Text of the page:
Magazine article Soundings

Rethinking the Neoliberal World Order: How Neoliberalism Disorganises the World

Magazine article Soundings

Rethinking the Neoliberal World Order: How Neoliberalism Disorganises the World

Article excerpt

Earlier instalments of the Kilburn Manifesto have focused on the impacts of neoliberalism on British society, and on how we might begin to conceive of feasible alternatives to that regime. But in thinking about the sphere of international relations, and the position Britain takes up within the world, it is necessary to take a more global perspective. We are taking as our starting point for understanding these issues the situation that emerged following the defeat of Communism and the end of the Cold War at the end of the 1980s. What is in the forefront of our analysis here is the continuing sequence of failures--catastrophes in fact--that have characterised the international policies of the west during that entire period, now of more than thirty years. There is need to understand the dynamic forces, and the ideological beliefs, which have brought this situation about.

We are going to focus particular attention on the sequence of crises that have taken place in the Middle East, and now in Europe. These include the disintegration of Iraq into warring sub-states and of Libya into warring fiefdoms, a bloody and unresolved civil war in Syria, the resurgence of the Taliban in Afghanistan as the strongest power, the ungoverned and self-destructive brutality of Israel in the treatment of the population of Gaza, and the descent of the Ukraine into a state of civil war. And most recently there has been added the emergence of 'Isis', The Islamic State, which has swept aside resistance and is engaged in the establishment of a new theocratic state, or caliphate, occupying territories which were until now part of Iraq, Syria, and the defacto autonomous region of Kurdistan. Scarcely ever have governments the world over seemed less capable of responding with clear understanding and capability to the problems they encounter. It is not without significance that the situation in the Ukraine called forth comparisons with the chaotic situation which led to the outbreak of the First World War and the end of the 'long peace' of the nineteenth century. We think of these events as a series of catastrophes not because of any particular commitment to the regimes and territorial arrangements which preceded these upheavals, but rather because of the huge losses of life, expulsions of populations, and disintegration of more or less peaceable conditions of social order, that have been their consequence. (1)

Our contention is that this has not been a contingent series of events, a random sequence of foreign policy accidents, but that they are in their own way systemic--a kind of organised disorder--and that understanding them is closely related to the task we have set ourselves in this Manifesto's analysis and critique of neoliberalism as a global system.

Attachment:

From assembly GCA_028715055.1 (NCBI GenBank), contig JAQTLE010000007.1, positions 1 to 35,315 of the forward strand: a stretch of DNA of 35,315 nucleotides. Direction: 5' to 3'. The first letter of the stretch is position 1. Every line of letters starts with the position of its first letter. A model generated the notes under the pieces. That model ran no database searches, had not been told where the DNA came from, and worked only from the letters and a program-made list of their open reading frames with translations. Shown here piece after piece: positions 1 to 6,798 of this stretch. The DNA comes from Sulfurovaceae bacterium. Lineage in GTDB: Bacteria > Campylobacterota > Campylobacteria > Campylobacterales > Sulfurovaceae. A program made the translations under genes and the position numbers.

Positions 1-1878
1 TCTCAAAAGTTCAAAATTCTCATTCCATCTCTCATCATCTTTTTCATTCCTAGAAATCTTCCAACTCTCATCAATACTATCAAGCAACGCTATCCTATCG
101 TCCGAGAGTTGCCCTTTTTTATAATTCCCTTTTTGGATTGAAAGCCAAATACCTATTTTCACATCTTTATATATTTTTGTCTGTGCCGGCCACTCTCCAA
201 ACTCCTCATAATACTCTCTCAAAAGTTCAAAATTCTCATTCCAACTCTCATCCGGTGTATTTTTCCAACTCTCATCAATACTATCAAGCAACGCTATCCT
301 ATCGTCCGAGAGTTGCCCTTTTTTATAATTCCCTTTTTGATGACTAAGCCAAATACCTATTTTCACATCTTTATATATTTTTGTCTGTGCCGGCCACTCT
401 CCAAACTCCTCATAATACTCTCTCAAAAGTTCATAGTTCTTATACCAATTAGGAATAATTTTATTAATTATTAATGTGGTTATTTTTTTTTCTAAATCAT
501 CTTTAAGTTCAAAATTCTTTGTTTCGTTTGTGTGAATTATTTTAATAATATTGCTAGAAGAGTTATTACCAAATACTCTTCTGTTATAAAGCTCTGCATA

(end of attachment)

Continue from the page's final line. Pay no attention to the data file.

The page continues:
The politics of the post-second world war period seemed to have been so largely shaped by the Cold War that its end was expected by many to be a moment of opportunity. At least the risk of nuclear war had been significantly lessened, and several 'proxy wars' between the west and the Communist east (for example in Angola and Mozambique) were able to be resolved after the 'Second Cold War'. (2) The end of the apartheid regime in South Africa was hastened once the possible implications for the Cold War of the assumption of power by the African National Congress lost their significance. In Latin America, anti-communist perspectives which had legitimised interventions by the United States in several nations lost at least their overt relevance (for example the overthrow of Allende in Chile in 1973, the condoning of military dictatorship in Argentina from 1976 to 1983, and Brazil from 1964 to 1985, covert support by the United States for the subversion of Nicaragua's elected government by the Contras). For the first time for many decades major Latin American nations such as Brazil found space to pursue more radical agendas, with less interference from the United States.

Yet at a time when progressive development might seem to have become possible in several continents, including Europe (both east and west), the western powers, led by the United States, and with Britain as its most compliant ally, found themselves engaged in a gathering series of armed interventions. …

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